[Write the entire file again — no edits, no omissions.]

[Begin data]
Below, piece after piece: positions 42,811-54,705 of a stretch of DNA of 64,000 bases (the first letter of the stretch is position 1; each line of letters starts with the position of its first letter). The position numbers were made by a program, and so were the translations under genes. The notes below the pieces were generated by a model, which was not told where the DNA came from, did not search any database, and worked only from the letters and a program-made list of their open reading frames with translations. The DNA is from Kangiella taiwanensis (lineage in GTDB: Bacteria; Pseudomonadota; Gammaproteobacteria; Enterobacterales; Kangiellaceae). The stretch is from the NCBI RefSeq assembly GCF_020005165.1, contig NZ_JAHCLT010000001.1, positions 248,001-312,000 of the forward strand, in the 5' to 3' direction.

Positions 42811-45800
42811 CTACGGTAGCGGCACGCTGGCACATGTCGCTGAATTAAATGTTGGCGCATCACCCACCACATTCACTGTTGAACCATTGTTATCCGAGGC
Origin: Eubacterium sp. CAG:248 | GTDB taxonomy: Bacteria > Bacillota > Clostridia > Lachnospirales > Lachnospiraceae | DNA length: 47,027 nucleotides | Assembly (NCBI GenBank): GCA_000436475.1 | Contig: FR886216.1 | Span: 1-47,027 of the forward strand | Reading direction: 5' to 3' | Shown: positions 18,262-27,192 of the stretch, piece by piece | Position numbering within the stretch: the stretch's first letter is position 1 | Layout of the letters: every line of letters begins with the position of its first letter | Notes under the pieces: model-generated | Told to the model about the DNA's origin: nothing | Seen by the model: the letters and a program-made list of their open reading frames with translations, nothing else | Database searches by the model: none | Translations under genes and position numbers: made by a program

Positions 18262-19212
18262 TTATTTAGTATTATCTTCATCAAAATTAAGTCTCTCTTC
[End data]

Below, piece after piece: positions 42,811-54,705 of a stretch of DNA of 64,000 bases (the first letter of the stretch is position 1; each line of letters starts with the position of its first letter). The position numbers were made by a program, and so were the translations under genes. The notes below the pieces were generated by a model, which was not told where the DNA came from, did not search any database, and worked only from the letters and a program-made list of their open reading frames with translations. The DNA is from Kangiella taiwanensis (lineage in GTDB: Bacteria; Pseudomonadota; Gammaproteobacteria; Enterobacterales; Kangiellaceae). The stretch is from the NCBI RefSeq assembly GCF_020005165.1, contig NZ_JAHCLT010000001.1, positions 248,001-312,000 of the forward strand, in the 5' to 3' direction.

Positions 42811-45800
42811 CTACGGTAGCGGCACGCTGGCACATGTCGCTGAATTAAATGTTGGCGCATCACCCACCACATTCACTGTTGAACCATTGTTATCCGAGGC
Origin: Eubacterium sp. CAG:248 | GTDB taxonomy: Bacteria > Bacillota > Clostridia > Lachnospirales > Lachnospiraceae | DNA length: 47,027 nucleotides | Assembly (NCBI GenBank): GCA_000436475.1 | Contig: FR886216.1 | Span: 1-47,027 of the forward strand | Reading direction: 5' to 3' | Shown: positions 18,262-27,192 of the stretch, piece by piece | Position numbering within the stretch: the stretch's first letter is position 1 | Layout of the letters: every line of letters begins with the position of its first letter | Notes under the pieces: model-generated | Told to the model about the DNA's origin: nothing | Seen by the model: the letters and a program-made list of their open reading frames with translations, nothing else | Database searches by the model: none | Translations under genes and position numbers: made by a program

Positions 18262-19212
18262 TTATTTAGTATTATCTTCATCAAAATTAAGTCTCTCTTC